Gilbert Stuart, born December 3 1755, is perhaps the famous artist to depict the first president. In fact, every American has seen a his Lansdowne portrait of Washington, even if they have never been to the National Portrait Gallery in Washington D.C.. Stuart's Washington appears on the American dollar bill, a common and benign item most of us see nearly every day.
Stuart moved around quite frequently during the revolution, as his family was known to have Tory sympathies. From 1775 to 1787, the artist lived tucked away in London. Within the first few years of his stay in England, he studied under famed artist Benjamin West, This apprenticeship making him a desirable artist in both the UK and the colonies.
Stuart had an artistic fascination with Washington, being totally awestruck by the man. Evidently, Washington did not reciprocate these affections for Stuart, most probably because of the artist's lack of regard for civility and responsibility, things that Washington treasured.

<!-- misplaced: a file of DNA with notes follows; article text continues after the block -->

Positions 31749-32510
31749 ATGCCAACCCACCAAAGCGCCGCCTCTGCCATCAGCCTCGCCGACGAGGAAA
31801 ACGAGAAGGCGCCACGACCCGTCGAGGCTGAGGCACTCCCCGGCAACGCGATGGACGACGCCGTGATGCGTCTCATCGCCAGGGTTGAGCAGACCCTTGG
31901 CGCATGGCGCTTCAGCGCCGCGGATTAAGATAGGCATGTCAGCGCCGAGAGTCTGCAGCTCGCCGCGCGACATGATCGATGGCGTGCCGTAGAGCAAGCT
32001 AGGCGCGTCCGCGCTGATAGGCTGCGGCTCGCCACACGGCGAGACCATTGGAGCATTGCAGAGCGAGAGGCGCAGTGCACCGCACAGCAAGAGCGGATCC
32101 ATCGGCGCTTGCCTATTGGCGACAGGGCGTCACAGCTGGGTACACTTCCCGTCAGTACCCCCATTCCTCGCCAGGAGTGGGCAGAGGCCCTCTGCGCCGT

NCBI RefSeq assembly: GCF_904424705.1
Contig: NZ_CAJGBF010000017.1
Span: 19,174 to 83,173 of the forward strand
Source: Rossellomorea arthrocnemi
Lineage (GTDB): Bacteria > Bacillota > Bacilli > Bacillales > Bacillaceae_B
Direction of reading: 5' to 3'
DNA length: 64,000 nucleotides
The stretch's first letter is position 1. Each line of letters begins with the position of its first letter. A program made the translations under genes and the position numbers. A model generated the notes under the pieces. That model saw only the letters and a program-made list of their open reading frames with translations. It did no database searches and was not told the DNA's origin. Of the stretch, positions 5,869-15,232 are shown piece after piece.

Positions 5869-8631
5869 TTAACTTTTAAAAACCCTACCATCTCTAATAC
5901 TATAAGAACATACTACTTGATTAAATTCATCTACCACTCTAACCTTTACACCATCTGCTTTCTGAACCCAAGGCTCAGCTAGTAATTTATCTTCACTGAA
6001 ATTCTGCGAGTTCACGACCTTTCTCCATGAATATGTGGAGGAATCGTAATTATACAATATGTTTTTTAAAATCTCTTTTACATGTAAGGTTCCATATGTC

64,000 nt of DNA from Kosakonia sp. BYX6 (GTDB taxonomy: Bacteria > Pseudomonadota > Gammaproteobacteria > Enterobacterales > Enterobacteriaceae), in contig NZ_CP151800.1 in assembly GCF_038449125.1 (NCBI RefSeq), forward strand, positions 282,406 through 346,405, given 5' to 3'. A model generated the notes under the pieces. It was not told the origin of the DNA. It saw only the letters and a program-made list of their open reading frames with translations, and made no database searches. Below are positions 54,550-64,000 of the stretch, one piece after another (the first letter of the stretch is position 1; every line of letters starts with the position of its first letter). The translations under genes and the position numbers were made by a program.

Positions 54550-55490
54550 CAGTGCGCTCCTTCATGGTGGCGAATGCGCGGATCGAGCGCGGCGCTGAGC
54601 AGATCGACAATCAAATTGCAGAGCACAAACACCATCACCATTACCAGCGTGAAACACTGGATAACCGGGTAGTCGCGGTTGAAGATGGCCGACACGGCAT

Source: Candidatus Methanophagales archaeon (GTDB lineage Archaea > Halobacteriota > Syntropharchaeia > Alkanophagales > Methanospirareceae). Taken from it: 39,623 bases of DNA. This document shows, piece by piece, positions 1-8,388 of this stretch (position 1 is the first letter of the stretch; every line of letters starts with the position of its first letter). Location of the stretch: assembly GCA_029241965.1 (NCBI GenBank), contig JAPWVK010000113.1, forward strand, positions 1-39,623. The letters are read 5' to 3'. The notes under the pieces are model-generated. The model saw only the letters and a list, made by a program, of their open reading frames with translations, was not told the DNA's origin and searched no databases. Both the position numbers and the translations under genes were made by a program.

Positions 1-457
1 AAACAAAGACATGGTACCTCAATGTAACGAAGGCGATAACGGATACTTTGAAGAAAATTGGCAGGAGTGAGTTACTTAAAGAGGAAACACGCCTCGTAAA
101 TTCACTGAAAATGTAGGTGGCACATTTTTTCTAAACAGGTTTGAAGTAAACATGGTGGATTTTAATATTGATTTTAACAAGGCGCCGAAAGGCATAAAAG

After just a few times sitting for Stuart, the artist was able to recreate portraits of him by memory in about 2 hours, as recorded by his daughter. The portraits of Washington were extremely popular, thus many artists copied Stuarts works in response to the demand. It is because of Stuart than, even during Washington's life, the distribution of his image was becoming a business. (1)
"Gilbert Stuart." In Encyclopedia of World Biography, 2nd ed., 513-515. Vol. 14. Detroit, MI: Gale, 2004. Gale Virtual Reference Library (accessed April 14, 2019).
1. Homberger, Eric. “Image-Making and the Circulation of Images: Peale, Trumbull and the Founding Fathers.” European Journal of American Culture 24, no. 1 (2005): 11–28.